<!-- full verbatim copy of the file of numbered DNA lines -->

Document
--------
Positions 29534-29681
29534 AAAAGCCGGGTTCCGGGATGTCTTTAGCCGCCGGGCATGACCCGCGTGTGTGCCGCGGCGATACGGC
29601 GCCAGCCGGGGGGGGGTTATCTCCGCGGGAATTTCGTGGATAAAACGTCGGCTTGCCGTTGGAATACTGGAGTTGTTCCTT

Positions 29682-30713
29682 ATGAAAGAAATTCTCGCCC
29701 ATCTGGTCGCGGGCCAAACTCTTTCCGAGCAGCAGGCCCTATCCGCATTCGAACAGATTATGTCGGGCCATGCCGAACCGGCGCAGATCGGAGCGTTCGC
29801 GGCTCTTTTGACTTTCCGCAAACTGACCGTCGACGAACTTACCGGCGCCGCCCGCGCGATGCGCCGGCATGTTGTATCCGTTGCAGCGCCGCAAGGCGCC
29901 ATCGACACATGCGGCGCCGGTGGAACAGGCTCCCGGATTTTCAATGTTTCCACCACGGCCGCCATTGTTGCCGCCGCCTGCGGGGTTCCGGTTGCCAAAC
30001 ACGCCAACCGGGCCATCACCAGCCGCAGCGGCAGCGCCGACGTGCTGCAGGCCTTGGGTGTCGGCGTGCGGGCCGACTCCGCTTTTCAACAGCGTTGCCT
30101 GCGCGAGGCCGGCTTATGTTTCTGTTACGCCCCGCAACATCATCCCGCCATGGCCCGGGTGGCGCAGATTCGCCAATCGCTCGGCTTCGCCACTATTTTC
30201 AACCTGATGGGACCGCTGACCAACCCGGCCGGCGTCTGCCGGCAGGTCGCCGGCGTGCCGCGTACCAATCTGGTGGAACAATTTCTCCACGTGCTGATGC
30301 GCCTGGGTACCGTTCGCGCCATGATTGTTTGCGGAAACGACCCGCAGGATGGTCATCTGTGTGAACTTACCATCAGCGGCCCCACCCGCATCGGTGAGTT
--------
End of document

Positions 29534-29681
29534 AAAAGCCGGGTTCCGGGATGTCTTTAGCCGCCGGGCATGACCCGCGTGTGTGCCGCGGCGATACGGC
29601 GCCAGCCGGGGGGGGGTTATCTCCGCGGGAATTTCGTGGATAAAACGTCGGCTTGCCGTTGGAATACTGGAGTTGTTCCTT

Positions 29682-30713
29682 ATGAAAGAAATTCTCGCCC
29701 ATCTGGTCGCGGGCCAAACTCTTTCCGAGCAGCAGGCCCTATCCGCATTCGAACAGATTATGTCGGGCCATGCCGAACCGGCGCAGATCGGAGCGTTCGC
29801 GGCTCTTTTGACTTTCCGCAAACTGACCGTCGACGAACTTACCGGCGCCGCCCGCGCGATGCGCCGGCATGTTGTATCCGTTGCAGCGCCGCAAGGCGCC
29901 ATCGACACATGCGGCGCCGGTGGAACAGGCTCCCGGATTTTCAATGTTTCCACCACGGCCGCCATTGTTGCCGCCGCCTGCGGGGTTCCGGTTGCCAAAC
30001 ACGCCAACCGGGCCATCACCAGCCGCAGCGGCAGCGCCGACGTGCTGCAGGCCTTGGGTGTCGGCGTGCGGGCCGACTCCGCTTTTCAACAGCGTTGCCT
30101 GCGCGAGGCCGGCTTATGTTTCTGTTACGCCCCGCAACATCATCCCGCCATGGCCCGGGTGGCGCAGATTCGCCAATCGCTCGGCTTCGCCACTATTTTC
30201 AACCTGATGGGACCGCTGACCAACCCGGCCGGCGTCTGCCGGCAGGTCGCCGGCGTGCCGCGTACCAATCTGGTGGAACAATTTCTCCACGTGCTGATGC
30301 GCCTGGGTACCGTTCGCGCCATGATTGTTTGCGGAAACGACCCGCAGGATGGTCATCTGTGTGAACTTACCATCAGCGGCCCCACCCGCATCGGTGAGTT